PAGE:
A frustrated former big-city journalist now stuck working for an Albuquerque newspaper exploits a story about a man trapped in a cave to re-jump start his career, but the situation quickly escalates into an out-of-control circus.
Originally made with a German soundtrack for screening in occupied Germany and Austria, this film was the first documentary to show what the Allies found when they liberated the Nazi ... See full summary »
June, 1942. The British Army, retreating ahead of victorious Rommel, leaves a lone survivor on the Egyptian border--Corporal John Bramble, who finds refuge at a remote desert hotel...soon to be German HQ. To survive, Bramble assumes an identity which proves perilous. The new guest of honor is none other than Rommel, hinting of his secret strategy, code-named 'five graves.' And the fate of the British in Egypt depends on whether a humble corporal can penetrate the secret... Written by
Rod Crawford <firstname.lastname@example.org>
Erich von Stroheim playing Field Marshall Erwin Rommel dictatorially insisted on garnishing his own military uniform and he got permission from the Paramount studio to design this costume as well as his hair & makeup. He studied photographs of Rommel and then made requests for specific equipment, clothing and props. These included authentic German field glasses, a whisk, and a 35mm Leica camera with actual film. These items were all fully functional, in working order and of the correct provenance. Stroheim maintained that his performance could be affected as an actor would know if the items he were wearing or using were not authentic. Director Billy Wilder queried him about the real film in the camera which wouldn't be seen by viewers with von Stroheim replying, "An audience always senses whether a prop is genuine or false." Rommel dressed casually and wore loose-fitting uniforms yet von Stroheim demanded that he wear "a uniform as it is supposed to be worn." Von Stroheim believed that Rommel never took off his cap in the desert sun and so did not have sunburn face make-up above his eyes. See more »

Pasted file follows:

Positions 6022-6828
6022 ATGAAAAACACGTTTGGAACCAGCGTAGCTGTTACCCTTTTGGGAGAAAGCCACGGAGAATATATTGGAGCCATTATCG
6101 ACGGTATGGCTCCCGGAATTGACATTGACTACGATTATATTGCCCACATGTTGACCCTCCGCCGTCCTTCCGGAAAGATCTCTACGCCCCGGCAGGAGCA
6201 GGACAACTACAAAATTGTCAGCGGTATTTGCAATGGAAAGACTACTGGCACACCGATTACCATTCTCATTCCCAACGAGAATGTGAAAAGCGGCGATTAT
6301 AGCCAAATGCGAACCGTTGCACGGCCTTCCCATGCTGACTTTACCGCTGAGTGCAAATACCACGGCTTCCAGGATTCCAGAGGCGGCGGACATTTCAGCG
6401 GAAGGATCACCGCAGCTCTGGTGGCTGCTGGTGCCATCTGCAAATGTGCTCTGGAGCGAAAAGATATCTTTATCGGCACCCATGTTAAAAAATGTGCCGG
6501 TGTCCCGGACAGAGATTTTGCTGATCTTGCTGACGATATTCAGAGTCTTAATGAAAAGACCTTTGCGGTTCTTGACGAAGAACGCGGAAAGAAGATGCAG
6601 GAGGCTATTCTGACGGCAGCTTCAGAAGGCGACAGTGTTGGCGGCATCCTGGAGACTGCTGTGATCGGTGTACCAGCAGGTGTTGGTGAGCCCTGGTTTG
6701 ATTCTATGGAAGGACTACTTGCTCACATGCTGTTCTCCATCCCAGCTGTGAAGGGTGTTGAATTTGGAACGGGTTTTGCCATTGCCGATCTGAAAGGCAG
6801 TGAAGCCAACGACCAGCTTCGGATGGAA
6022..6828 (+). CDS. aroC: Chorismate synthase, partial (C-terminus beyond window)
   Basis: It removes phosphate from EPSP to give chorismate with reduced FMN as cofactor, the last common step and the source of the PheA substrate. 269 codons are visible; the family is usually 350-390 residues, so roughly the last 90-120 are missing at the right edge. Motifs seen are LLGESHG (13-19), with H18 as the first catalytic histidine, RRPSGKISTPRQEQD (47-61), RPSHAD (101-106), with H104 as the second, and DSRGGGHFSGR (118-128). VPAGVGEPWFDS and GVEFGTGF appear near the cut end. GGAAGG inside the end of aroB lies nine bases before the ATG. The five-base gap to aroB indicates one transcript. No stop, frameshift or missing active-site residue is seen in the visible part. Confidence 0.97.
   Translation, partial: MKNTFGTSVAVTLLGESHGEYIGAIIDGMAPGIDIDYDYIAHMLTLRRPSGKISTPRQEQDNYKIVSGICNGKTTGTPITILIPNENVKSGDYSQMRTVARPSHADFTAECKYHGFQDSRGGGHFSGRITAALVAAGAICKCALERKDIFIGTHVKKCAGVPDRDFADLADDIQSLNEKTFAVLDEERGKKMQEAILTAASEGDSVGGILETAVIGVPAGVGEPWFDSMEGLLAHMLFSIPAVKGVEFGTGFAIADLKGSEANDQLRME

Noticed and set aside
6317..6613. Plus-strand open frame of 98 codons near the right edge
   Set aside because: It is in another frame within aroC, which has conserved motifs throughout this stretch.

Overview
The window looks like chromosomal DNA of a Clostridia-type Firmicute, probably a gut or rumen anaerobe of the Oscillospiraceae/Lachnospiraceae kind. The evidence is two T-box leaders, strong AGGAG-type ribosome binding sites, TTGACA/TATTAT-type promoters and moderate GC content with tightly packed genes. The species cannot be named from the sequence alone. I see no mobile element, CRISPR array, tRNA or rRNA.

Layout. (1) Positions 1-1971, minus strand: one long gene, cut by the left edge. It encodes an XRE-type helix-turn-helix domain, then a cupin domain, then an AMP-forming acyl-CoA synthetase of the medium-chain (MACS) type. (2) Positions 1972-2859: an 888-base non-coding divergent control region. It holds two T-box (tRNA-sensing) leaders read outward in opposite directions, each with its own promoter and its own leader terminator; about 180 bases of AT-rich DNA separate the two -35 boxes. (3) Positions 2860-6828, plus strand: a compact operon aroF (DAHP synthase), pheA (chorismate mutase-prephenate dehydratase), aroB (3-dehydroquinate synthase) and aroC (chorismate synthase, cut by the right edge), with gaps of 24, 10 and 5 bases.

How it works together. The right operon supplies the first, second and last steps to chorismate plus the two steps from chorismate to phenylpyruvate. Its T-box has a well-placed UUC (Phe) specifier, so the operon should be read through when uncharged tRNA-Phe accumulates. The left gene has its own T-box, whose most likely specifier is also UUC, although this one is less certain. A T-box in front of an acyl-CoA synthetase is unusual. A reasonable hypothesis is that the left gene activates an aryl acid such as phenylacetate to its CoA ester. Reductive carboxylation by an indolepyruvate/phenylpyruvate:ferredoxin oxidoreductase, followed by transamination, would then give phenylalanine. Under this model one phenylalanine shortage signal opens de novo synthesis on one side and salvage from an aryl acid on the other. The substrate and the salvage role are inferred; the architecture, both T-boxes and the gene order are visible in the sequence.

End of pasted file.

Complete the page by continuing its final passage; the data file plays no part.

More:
When Bramble walks/runs into the town his shadow is behind him, then in front, then again behind him. See more »
Field Marshal Rommel:
[to the officers seated at the breakfast table]
Rice pudding in Egypt - you never know if it's raisins - or flies!
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Shot in 1943, this movie gives you what you deserve : some sort of propaganda. But at that time, how many movies could afford to be so unrespectful ? Even if the allies are good and the axis forces evil, they are not depicted as a cliché. For example, Rommel, who was certainly the only "healthy" German general, is full of spirit, always has a good word and is well educated. Erich von Stroheim gives a nice shape to this character. In the meantime, Mouche, the little French maid, is tortured between Pétain and the image of allies. She remembers that "French soldiers were left behind by English ones in Dunkerque and captured or killed". What a stupifying sentence in 1943. But Billy Wilder is cunny enough to say what he had to say owing to his humour. And the screenplay is so clever that for anybody interested in the period (and even if you're not), this movie is worth seeing.
"We shall take that big fat cigar out of Mr. Churchill's mouth and make him say Heil." Erwin Rommel in Five graves to Cairo !
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